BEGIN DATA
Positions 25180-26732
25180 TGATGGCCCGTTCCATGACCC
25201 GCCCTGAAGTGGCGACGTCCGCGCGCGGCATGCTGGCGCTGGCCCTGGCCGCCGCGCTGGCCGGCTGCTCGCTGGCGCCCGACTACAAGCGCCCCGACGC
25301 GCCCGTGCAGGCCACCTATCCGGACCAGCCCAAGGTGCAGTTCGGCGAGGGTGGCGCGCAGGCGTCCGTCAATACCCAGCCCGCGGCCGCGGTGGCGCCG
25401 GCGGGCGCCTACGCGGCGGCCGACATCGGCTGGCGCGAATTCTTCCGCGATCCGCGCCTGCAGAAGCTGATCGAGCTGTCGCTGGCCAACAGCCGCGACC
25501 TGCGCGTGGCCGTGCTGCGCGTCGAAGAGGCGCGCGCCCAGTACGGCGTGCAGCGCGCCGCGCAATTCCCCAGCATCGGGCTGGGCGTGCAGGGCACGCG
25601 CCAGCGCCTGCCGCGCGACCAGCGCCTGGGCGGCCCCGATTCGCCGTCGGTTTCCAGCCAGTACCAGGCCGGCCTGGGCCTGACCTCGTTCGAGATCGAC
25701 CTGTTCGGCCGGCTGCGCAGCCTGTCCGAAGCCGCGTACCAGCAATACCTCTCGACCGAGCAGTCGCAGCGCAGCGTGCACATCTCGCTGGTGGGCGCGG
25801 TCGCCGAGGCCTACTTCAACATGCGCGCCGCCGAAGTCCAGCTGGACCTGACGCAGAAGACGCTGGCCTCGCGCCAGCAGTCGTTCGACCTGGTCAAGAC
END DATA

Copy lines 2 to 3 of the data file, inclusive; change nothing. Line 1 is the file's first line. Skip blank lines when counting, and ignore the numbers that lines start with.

25180 TGATGGCCCGTTCCATGACCC
25201 GCCCTGAAGTGGCGACGTCCGCGCGCGGCATGCTGGCGCTGGCCCTGGCCGCCGCGCTGGCCGGCTGCTCGCTGGCGCCCGACTACAAGCGCCCCGACGC